- Often invisible. It is often not observable when students are experiencing significant fatigue due to the impact of a disability or medical condition.
- Can fluctuate over time. Fatigue related to chronic health conditions can often fluctuate from day-to-day or week-to-week. Individuals may have days when their health is relatively stable and other times when flare-ups result in increased symptoms. Maintaining a balanced lifestyle can often help to maintain greater health.
- May be exacerbated during stressful/high demand times. This can compound during the typical post-secondary busy periods like midterms or final exams.
- Provide a supportive environment. Provide a supportive environment that promotes open communication with the students, instructors, and campus resources such as the Disability Services Office.
- Provide links to course content. Provide links to course resources and other supporting course materials such as handouts that a student can review later as the student may not be able to concentrate fully in class.
- Provide detailed course expectations at the start of term. Provide course expectations and due dates well in advance so students can plan their time to minimize stress and allow a pace of work that gives them the rest and balance they need.
- Provide some flexibility Recognize that student may need some flexibility on time-lines during flare-ups.
- Connect student to campus resources such as the Disability Services Office for support and guidance.
- Note taker.
- Recording lectures.
- Extended time for tests and exams.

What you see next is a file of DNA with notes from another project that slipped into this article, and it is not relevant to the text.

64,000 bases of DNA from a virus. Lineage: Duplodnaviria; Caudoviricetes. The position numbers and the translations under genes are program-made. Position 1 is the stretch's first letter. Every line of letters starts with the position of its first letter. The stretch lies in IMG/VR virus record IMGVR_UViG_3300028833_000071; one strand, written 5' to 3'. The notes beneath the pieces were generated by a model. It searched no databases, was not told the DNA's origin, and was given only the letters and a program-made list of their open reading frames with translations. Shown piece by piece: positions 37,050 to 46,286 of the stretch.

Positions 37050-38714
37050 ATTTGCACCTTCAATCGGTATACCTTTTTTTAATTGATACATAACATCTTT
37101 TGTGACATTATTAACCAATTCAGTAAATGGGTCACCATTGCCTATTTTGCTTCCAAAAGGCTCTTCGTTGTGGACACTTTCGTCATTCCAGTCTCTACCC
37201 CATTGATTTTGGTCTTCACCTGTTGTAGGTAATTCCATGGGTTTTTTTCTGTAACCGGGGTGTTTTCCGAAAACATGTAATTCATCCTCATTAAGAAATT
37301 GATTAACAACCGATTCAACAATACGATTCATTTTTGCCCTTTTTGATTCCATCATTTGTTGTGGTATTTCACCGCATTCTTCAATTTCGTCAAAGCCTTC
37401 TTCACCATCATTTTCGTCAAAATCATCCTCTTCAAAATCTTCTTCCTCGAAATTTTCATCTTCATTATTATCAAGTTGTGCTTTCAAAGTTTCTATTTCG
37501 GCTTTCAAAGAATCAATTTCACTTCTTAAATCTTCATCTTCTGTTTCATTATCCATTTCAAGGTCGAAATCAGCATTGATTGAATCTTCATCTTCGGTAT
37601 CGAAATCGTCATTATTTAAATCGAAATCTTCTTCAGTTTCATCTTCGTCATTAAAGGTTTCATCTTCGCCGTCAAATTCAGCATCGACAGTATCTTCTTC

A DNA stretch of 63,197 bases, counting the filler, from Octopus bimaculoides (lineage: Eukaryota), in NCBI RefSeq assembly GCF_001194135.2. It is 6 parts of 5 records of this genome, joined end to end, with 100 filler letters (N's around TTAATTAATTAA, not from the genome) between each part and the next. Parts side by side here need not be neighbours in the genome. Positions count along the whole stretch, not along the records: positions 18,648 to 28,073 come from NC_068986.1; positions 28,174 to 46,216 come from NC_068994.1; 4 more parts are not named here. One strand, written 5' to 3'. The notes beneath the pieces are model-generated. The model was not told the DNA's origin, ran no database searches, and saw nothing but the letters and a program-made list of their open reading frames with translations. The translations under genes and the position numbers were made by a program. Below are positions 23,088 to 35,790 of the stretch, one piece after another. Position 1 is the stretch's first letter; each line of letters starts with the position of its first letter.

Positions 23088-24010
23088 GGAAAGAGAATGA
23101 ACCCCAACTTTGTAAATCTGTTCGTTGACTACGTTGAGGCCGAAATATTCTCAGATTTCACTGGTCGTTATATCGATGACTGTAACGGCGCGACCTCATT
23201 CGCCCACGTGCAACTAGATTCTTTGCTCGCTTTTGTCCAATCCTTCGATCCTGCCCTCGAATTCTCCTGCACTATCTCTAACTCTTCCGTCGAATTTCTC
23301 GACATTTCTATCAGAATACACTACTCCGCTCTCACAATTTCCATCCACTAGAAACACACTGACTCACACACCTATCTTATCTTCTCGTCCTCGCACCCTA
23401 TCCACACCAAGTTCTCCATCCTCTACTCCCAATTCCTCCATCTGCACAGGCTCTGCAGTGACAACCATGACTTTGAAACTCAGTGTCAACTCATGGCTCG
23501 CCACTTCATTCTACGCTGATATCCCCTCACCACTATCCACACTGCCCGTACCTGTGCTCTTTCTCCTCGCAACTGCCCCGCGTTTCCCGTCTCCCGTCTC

- Writing longer exams over more than one sitting.
- Potential for extensions on course assignments.
- Reduced course load.
- Chronic Fatigue Syndrome.
- Other chronic health conditions such as Multiple Sclerosis.
- Mental health conditions such as depression.
Shelley is registered in the Jewelry program. She began the program as a strong and committed student. However over the past month, Shelley often comes to class late and her focus and concentration are sometimes quite weak especially later in the week. In her program, the theory-related knowledge is taught in the mornings. Her instructor is concerned that Shelly will not get the information she needs to understand the techniques and to ensure that she is performing them safely. Also, because her concentration is poor later in the week, her instructor is concerned that she is not making sufficient progress to move forward on all projects in the expected time lines.
Her Instructor checks to see if he has received an accommodation form from the campuses Disability Services Office for Shelley. He sees that he has and that the letter notes that Shelley is eligible for testing accommodations including extra time and a quiet space to write. Shelley’s difficulties are not related to testing but her instructor wonders if these difficulties may be disability related also. He contacts the Disability Advisor noted on the form. He lets the Advisor know that Shelley is registered with Disability Services and explains his concerns with her attendance and performance.
The Disability Advisor suggests that she will contact Shelley to discuss the concerns the instructor has raised. A couple of days later the Advisor contacts the instructor and lets him know that Shelley has been experiencing increased disability related symptoms. As a result she is having difficulty maintaining the energy levels she needs to stay focused in class. The workload is also proving to be too heavy for Shelley given her current health. The Advisor asks whether reducing Shelley’s course load would be feasible in the program.
The Instructor considers this request and meets with the School Chair to discuss this option. Both the instructor and School Chair decide that this could be feasible.
Shelley now attends classes for only three days a week instead of five. This allows her the additional rest she needs. With improved balance, her health stabilizes and her focus improves. The reduced workload also results in improved attendance as she is no longer overextending herself. Since this adjusted workload is working for both her instructor and the student, the instructor, School Chair, and Shelley work out a plan that will allow her to complete the program over 1.5 years instead of a single year.
There are no resources for this physical impact.